Impact of hemoglobin a1c levels on residual platelet reactivity and outcomes after insertion of coronary drug-eluting stents (from the ADAPT-DES Study)

Mikkel M. Schoos, George D. Dangas, Roxana Mehran, Ajay J. Kirtane, Jennifer Yu, Claire Litherland, Peter Clemmensen, Thomas D. Stuckey, Bernhard Witzenbichler, Giora Weisz, Michael J. Rinaldi, Franz Josef Neumann, D. Christopher Metzger, Timothy D. Henry, David A. Cox, Peter L. Duffy, Bruce R. Brodie, Ernest L. Mazzaferri, Akiko Maehara, Gregg W. Stone

Research output: Contribution to journalArticlepeer-review

15 Scopus citations


An increasing hemoglobin A1c (HbA1c) level portends an adverse cardiovascular prognosis; however, the association between glycemic control, platelet reactivity, and outcomes after percutaneous coronary intervention (PCI) with drug-eluting stents (DES) is unknown. We sought to investigate whether HbA1c levels are associated with high platelet reactivity (HPR) in patients loaded with clopidogrel and aspirin, thereby constituting an argument for intensified antiplatelet therapy in patients with poor glycemic control. In the prospective, multicenter Assessment of Dual Antiplatelet Therapy With Drug Eluting Stents registry, HbA1c levels were measured as clinically indicated in 1,145 of 8,582 patients, stratified by HbA1c <6.5% (n = 551, 48.12%), 6.5% to 8.5% (n = 423, 36.9%), and >8.5% (n = 171, 14.9%). HPR on clopidogrel and aspirin was defined after PCI as P2Y12 reaction units (PRU) >208 and aspirin reaction units >550, respectively. HPR on clopidogrel was frequent (48.3%), whereas HPR on aspirin was not (3.9%). Patients with HbA1c >8.5% were younger, more likely non-Caucasian, had a greater body mass index, and more insulin-treated diabetes and acute coronary syndromes. Proportions of PRU >208 (42.5%, 50.2%, and 62.3%, p <0.001) and rates of definite or probable stent thrombosis (ST; 0.9%, 2.7%, and 4.2%, p = 0.02) increased progressively with HbA1c groups. Clinically relevant bleeding was greatest in the intermediate HbA1c group (8.2% vs 13.1% vs 9.5%, p = 0.04). In adjusted models that included PRU, high HbA1c levels (>8.5) remained associated with ST (hazard ratio 3.92, 95% CI 1.29 to 12.66, p = 0.02) and cardiac death (hazard ratio 4.24, 95% CI 1.41 to 12.70) but not bleeding at 2-year follow-up. There was no association between aspirin reaction units >550 and HbA1c levels. In conclusion, in this large-scale study, HbA1c and HPR were positively associated, but the clinical effect on adverse outcome was driven by poor glycemic control, which predicted ST and cardiac death after PCI regardless of PRU levels, warranting efforts to improve glycemic control after DES implantation in patients with diabetes mellitus.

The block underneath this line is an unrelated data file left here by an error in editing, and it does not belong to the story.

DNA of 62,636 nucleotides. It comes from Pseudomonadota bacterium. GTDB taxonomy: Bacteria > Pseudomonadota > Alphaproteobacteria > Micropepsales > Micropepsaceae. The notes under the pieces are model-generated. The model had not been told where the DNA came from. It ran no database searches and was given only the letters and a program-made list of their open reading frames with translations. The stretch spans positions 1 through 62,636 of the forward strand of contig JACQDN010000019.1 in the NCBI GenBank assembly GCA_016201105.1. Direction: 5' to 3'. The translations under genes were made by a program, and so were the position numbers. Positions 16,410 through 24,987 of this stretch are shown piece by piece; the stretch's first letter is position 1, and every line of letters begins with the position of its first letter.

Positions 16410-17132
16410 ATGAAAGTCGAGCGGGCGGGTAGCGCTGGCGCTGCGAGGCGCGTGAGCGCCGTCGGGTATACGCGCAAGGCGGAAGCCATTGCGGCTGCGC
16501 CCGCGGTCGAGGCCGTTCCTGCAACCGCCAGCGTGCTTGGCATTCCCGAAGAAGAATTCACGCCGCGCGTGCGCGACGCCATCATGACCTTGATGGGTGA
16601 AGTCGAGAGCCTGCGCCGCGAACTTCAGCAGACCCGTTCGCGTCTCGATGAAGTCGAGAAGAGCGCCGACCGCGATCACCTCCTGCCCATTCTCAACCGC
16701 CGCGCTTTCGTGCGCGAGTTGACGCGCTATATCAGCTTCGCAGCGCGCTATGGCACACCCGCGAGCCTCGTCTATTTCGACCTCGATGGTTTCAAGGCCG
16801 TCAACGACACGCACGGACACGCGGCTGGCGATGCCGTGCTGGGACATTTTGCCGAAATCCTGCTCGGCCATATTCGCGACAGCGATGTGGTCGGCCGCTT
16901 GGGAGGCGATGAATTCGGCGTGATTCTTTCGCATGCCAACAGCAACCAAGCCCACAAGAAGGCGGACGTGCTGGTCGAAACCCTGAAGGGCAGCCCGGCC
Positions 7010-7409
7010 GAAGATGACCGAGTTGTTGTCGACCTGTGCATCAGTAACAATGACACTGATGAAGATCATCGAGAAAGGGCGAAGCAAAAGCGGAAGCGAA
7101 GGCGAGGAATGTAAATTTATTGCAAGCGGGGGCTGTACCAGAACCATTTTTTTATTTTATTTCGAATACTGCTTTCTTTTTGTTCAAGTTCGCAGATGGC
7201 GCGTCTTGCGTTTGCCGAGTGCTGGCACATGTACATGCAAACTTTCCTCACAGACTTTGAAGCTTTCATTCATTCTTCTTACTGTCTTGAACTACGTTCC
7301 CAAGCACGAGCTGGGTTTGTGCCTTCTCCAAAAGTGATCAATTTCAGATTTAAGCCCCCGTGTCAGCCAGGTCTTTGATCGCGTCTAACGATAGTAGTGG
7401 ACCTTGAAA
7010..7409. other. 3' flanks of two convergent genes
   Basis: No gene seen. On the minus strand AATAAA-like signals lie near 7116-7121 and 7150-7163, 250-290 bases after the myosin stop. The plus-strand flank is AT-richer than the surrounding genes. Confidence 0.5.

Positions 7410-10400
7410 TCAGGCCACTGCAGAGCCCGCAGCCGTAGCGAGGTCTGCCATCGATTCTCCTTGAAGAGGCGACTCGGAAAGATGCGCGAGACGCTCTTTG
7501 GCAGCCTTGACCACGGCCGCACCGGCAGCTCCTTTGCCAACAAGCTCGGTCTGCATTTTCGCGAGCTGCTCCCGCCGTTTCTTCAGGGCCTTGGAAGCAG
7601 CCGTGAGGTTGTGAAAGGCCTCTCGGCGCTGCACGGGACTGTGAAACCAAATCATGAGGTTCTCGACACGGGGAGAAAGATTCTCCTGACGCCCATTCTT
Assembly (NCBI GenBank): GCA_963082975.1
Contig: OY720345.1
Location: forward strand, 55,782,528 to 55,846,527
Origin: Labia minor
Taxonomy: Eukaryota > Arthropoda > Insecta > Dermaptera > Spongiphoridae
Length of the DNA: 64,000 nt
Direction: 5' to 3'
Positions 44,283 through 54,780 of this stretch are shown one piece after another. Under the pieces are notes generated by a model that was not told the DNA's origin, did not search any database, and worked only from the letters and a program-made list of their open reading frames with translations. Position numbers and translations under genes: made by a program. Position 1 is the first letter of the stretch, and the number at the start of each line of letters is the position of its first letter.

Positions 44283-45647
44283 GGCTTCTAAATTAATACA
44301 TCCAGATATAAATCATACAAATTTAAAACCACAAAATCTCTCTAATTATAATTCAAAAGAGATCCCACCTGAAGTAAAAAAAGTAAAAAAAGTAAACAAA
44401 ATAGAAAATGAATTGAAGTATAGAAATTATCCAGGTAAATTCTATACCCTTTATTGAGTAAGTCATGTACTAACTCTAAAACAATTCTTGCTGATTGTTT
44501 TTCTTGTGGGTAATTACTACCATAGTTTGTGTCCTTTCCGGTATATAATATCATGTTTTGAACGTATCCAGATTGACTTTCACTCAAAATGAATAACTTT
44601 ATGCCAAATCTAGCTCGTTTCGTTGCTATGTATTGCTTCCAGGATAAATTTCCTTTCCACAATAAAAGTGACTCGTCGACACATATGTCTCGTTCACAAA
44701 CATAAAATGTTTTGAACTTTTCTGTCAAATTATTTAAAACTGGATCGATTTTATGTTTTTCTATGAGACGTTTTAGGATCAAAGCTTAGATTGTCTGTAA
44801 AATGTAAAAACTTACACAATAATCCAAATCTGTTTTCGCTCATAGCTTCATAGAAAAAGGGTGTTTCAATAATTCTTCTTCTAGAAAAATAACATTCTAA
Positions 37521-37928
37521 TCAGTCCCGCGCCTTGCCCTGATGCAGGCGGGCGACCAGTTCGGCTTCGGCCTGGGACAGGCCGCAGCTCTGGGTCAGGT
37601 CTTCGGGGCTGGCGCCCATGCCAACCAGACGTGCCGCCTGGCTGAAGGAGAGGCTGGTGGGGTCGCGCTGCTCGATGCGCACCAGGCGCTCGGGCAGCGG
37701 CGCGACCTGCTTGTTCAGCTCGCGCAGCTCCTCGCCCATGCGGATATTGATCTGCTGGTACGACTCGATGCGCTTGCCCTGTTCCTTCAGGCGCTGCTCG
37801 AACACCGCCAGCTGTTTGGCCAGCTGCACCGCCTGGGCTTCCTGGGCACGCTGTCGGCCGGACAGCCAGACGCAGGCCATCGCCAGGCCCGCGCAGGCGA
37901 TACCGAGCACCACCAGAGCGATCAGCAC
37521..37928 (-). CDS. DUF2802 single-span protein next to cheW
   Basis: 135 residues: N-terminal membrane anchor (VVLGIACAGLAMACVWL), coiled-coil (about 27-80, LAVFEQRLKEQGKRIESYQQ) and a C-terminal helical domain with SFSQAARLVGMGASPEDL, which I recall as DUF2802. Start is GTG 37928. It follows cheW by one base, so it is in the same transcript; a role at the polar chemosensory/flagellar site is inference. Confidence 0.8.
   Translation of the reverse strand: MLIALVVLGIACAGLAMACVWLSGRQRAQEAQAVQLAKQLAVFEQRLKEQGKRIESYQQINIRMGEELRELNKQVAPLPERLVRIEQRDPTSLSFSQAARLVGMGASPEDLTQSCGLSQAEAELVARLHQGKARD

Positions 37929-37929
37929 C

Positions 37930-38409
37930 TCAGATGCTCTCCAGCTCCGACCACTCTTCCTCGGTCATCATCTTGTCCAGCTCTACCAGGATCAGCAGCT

Original languageEnglish (US)
Pages (from-to)192-200
Number of pages9
JournalAmerican Journal of Cardiology
Issue number2
StatePublished - 2016

Bibliographical note

Funding Information:
Drs. Dangas and Mehran receives institutional research grant support from The Medicines Company, Bristol-Myers Squibb/Sanofi and Eli Lilly, and Company/Daiichi Sankyo and are a consultant to Abbott Vascular, AstraZeneca, Boston Scientific, Covidien, Janssen Pharmaceuticals, Regado Biosciences, Maya Medical, Merck & Co., and The Medicines Company. Dr. Kirtane receives institutional research grants to Columbia University from Boston Scientific, Medtronic, Abbott Vascular, Abiomed, St. Jude Medical, Vascular Dynamics, and Eli Lilly. Dr. Clemmensen has been involved in research contracts with Abbott, AstraZeneca, Aventis, Bayer, Boehringer Ingelheim, Bristol-Myers Squibb, Daiichi Sankyo, Eli Lilly, Pfizer, The Medicines Company, Nycomed, Janssen, Medtronic, Organon, Merck, Myogen, Pharmacia, Regado, Sanofi, Searle, Servier and consulting with Evolva, Fibrex, AstraZeneca, Bayer, Boehringer Ingelheim, Mitsubishi Pharma and received speakers fee from Aventis, Bayer, Bristol-Myers Squibb, Daiichi Sankyo, Eli Lilly, Merck, Medtronic, Philips, The Medicines Company, Nycomed, Pfizer, Sanofi, and Servier. Dr. Stuckey: Advisory board–Boston Scientific; speaker honoraria–Boston Scientific, Eli Lilly/Daiichi Sankyo. Dr. Witzenbichler is a consultant for Volcano and receives lecture fees from Elixir Medical Corp, Atrium Medical. Dr. Weisz: Advisory board–Angioslide, AstraZeneca, Calore Medical, Corindus, Medivizor, Medtronic. Dr. Rinaldi is a consultant for Abbott, Boston Scientific, St. Jude Medical. Dr. Metzger: Symposium honoraria–Abbott Vascular, Boston Scientific, Bard and receives hand on proctor fees from Abbott Vascular, TriVascular. Dr. Henry: Scientific advisory goard–Abbott Vascular, Boston Scientific, and The Medicines Company; steering committee–TRANSLATE sponsored by Eli Lilly and Company/Daiichi Sankyo. Dr. Cox is a consultant for Abbott Vascular, Boston Scientific Corporation, Medtronic, The Medicines Company. Dr. Duffy is a consultant/speaker for Philips Medical/Volcano Corporation. Dr. Maehara receives grant support from Boston Scientific, is a consultant for Boston Scientific, ACIST and receives speaker fee from St. Jude Medical.

Publisher Copyright:
© 2016 Elsevier Inc.


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